Wednesday, June 26, 2013

The Battle of the Bugs has Begun!

Yesterday morning, while enjoying a steaming hot cup of coffee on the back patio before the humidity became unbearable, I decided to pick some tomatoes and cucumbers for dinner.  While collecting the perfectly ripened fruits of the Summer Sweet tomatoes, I noticed one of the plants was missing quite a few leaves off the top.  At first, I figured it was my fault, as I accidentally bent the top of one of the stems a week ago while trying to chop down the weeds growing behind the raised beds and had to cut the stem.  But then, I saw it – damning evidence of the dreaded tomato hornworm.

These disgusting, grenade shaped droppings are a telltale sign of a tomato hornworm eating its way up and down the plant.  They can be found on top of the leaves and around the bottom of the plant and, combined with missing and/or chewed leaves, clearly indicate an unwanted pest in the garden.

Tomato hornworms can be found almost anywhere in the US and can quickly devour tomato plants.  They are up to 5 inches long and are pale green with black markings, eight white “v” shapes across their back, and a horn-like protrusion on the end.  Two summers ago I had my first encounter with tomato hornworms and it only took a minute to find the perpetrator.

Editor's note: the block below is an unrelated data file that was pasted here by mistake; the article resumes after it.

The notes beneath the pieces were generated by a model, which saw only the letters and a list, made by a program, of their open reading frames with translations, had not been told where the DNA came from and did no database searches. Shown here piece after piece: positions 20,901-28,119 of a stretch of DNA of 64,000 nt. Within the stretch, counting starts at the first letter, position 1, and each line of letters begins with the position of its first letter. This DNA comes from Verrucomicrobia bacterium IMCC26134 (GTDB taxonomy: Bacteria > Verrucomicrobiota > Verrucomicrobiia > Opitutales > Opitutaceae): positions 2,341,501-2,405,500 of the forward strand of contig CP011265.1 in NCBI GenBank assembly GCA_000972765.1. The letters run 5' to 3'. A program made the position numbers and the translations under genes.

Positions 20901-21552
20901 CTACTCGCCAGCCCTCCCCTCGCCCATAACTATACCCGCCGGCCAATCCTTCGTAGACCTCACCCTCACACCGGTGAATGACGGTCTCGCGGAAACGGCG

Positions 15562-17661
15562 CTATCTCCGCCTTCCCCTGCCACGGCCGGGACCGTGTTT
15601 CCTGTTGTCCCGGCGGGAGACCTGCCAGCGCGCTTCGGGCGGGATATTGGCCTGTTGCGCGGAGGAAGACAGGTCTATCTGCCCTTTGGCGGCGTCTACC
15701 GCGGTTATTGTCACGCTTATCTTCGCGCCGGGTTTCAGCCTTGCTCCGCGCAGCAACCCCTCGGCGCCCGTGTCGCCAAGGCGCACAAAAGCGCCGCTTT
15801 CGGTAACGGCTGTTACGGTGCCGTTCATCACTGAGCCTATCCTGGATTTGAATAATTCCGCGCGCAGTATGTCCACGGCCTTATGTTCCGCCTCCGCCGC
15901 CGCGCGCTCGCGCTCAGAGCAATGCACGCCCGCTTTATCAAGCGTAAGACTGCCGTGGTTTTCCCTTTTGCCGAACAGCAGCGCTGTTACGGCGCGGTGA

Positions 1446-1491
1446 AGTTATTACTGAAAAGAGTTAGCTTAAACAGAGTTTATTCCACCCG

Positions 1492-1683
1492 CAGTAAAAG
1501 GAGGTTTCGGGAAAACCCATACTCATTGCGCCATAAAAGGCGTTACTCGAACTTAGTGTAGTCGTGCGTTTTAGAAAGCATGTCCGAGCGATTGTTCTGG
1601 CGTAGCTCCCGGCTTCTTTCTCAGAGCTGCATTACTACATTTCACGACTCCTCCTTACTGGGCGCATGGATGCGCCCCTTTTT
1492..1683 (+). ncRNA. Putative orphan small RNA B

Now, there are some people (like my father) who will break out the pesticides and spray away.  I am actively against using chemicals in my garden, particularly for pest control, but will occasionally spray some horticultural oil around if I can’t spend another minute picking aphids off of leaves.  Tomato hornworms are easily eradicated by pulling on a pair of gardening gloves, pulling (sometimes with force) the hornworm off the plant, and dropping it into a container of soapy water.  I also find that a little bit of squealing like a schoolchild and hopping from foot to foot helps to kill the suckers (or calm my nerves after dealing with the creepy crawly).

Today I found a second hornworm on a different tomato plant in the other raised bed.  I did another careful inspection of all of the tomato plants and didn’t see any more, but for the next few weeks this will be a daily activity to ensure the hornworms don’t destroy the tomato plants.

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